Not-yet-functional VPN feature found on Android 5.1

Not-yet-functional VPN feature found on Android 5.1
As Android 5.1 makes its way on stage for the Nexus faithful, everyone is exploring the new features and observing if their device is performing better with the new OS build.

While the standard encryption settings for Android 5.0 have been considered a possible sore point for hardware performance, but there were optimizations to be made to ART runtime. For some users, features like support for HD voice depend on their carrier. New device protection features will hopefully not need to be tested anytime soon.

With data security still near the top of the list for any seasoned user, it is interesting to learn that Android 5.1 has a new feature deep inside, the ability to set up a virtual private network (VPN). Actually, it is an inability because apparently the feature is not operational yet.

There is an app called Google Connectivity Services. Pocketables found the feature, and given the app’s non-functional state, it apparently proved to be less than willing to start.

However, once started, the app gives us a peak at what Google has in mind for at least part of the future of Android. Google Connectivity Services gives you (will give you) the option to connect to an open network via VPN, thus protecting your data.

Google’s intentions by adding this feature are up for speculation, but smart money says it is a feature that will be enabled with the launch of Google’s upcoming wireless service. Whether or not it could be activated for everyone through a future maintenance update is up for discussion too.

Given the framework that Google has stated it would be operating its MVNO, enabling VPN for voice and data would be a nice feature to tout about when there are hand-offs between the Sprint or T-Mobile network and an open Wi-Fi connection.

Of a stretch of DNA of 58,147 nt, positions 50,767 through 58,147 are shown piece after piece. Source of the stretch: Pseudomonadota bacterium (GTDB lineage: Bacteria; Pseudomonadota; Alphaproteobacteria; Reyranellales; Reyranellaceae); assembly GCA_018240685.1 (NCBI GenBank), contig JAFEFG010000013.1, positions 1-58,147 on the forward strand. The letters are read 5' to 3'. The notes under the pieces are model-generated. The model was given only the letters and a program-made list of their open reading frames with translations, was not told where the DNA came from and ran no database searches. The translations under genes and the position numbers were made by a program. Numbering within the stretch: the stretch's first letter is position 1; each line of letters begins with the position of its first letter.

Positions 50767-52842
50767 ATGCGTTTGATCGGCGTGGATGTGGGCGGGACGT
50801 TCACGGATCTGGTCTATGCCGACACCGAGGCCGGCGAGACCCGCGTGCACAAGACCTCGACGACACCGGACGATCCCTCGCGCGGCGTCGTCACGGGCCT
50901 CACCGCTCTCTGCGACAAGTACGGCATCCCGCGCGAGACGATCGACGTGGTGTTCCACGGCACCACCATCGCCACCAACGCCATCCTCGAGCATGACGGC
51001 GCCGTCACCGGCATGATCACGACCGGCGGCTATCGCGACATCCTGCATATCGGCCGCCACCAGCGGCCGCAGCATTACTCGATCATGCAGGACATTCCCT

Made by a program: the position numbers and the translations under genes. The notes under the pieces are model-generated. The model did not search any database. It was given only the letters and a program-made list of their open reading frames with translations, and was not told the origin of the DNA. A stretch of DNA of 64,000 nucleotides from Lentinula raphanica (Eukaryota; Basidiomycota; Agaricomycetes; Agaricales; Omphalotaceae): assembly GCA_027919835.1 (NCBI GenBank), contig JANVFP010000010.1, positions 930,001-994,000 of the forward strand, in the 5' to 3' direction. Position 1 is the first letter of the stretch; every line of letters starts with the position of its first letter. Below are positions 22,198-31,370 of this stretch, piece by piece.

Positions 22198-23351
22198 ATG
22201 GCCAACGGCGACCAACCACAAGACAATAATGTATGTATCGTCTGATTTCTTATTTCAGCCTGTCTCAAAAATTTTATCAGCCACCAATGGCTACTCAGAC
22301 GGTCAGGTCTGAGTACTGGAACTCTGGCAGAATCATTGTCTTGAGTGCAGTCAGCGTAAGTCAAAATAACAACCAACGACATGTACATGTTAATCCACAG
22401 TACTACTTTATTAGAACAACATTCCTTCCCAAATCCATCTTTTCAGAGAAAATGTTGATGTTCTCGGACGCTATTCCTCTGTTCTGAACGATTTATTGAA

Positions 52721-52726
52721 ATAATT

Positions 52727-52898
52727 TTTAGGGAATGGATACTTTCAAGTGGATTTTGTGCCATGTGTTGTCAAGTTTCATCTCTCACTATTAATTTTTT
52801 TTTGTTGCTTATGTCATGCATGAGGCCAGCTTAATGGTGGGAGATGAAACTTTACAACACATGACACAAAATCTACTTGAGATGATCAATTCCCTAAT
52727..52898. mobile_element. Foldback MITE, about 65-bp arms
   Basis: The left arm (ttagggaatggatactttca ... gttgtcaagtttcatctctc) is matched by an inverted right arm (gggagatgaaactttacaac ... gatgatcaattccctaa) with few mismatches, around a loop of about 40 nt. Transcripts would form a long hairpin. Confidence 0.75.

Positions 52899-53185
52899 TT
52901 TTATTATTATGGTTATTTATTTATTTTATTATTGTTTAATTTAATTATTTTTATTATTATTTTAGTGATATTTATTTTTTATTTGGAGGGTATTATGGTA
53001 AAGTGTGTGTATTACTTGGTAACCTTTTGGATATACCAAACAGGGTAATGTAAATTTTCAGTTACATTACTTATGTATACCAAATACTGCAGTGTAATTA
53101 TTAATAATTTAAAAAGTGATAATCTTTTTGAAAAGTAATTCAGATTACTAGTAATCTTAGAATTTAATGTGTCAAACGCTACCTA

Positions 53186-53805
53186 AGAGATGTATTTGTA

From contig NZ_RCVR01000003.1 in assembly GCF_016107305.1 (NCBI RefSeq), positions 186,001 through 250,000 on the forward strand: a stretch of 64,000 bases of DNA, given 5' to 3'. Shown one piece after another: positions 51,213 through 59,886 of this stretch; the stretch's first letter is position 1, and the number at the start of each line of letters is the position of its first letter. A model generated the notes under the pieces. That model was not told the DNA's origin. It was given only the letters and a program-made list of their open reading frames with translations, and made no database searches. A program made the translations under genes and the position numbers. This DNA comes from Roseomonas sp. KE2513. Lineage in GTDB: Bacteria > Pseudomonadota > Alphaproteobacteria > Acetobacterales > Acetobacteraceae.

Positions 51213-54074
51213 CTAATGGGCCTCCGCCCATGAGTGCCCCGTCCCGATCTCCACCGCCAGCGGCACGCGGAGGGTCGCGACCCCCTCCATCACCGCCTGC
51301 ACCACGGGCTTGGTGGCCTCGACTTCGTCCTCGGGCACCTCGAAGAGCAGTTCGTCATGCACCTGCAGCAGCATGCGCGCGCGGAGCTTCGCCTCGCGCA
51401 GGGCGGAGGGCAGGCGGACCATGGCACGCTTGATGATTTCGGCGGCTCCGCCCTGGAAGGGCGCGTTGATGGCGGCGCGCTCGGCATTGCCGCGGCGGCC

sources: Pocketables via SlashGear

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11 Comments

1. TheGunnyPT

Posts: 252; Member since: Feb 12, 2015

This is great.. Keep us updated on this PA! This might stop me from trying to download all type of diferent apps to use Netflix..

11. sgodsell

Posts: 7004; Member since: Mar 16, 2013

So basically end to end protected for voice and data connections on Google's up coming network using VPN, and it doesn't matter what kind of connection you have (open or non open). That's great news, especially since Google tends to make all this stuff free.

2. bendgate unregistered

This would be great for using Netflix and other regional restricted apps.

3. sprockkets

Posts: 1612; Member since: Jan 16, 2012

VPN's have been in android for a long time, not new. What IS NEW is that Google is going to run the VPN http://www.androidpolice.com/2015/03/13/code-in-android-5-1-app-reveals-connection-between-unannounced-google-vpn-service-and-nova-carrier-project/

4. Salazzi

Posts: 537; Member since: Feb 17, 2014

LMAO. There is no security on Android. Google makes damn sure they have access to all your information. A Google run VPN is not private.

6. tacarat

Posts: 853; Member since: Apr 22, 2013

Because Apple and Microsoft don't sell your info to support their bottom line at all, right?

7. Salazzi

Posts: 537; Member since: Feb 17, 2014

I can't speak for Microsoft, but I can say that it's far removed from Apple's interests. They sell you hardware and software. Google on the other hand provides only software and gives it for free. Their profit is from advertisements and sale of user data.

8. tacarat

Posts: 853; Member since: Apr 22, 2013

http://motherboard.vice.com/blog/what-apple-does-and-doesnt-know-about-you Take it with a grain of salt, naturally. They kicked Google off iPhone because they wanted a bigger piece of that pie. The map debacle showed it wasn't about a superior product. It's still profit.

9. DnB925Art

Posts: 1167; Member since: May 23, 2013

10. kevin91202

Posts: 642; Member since: Jun 08, 2014

You REALLY don't know anything about Apple or corporations, for that matter.

5. tacarat

Posts: 853; Member since: Apr 22, 2013

VPNs, even mini-VPNs like opera's bandwidth saver, usually bypass DNS changes. My rooted note gets ads when I'm using them. Still, this is good news for non-googlephobes.

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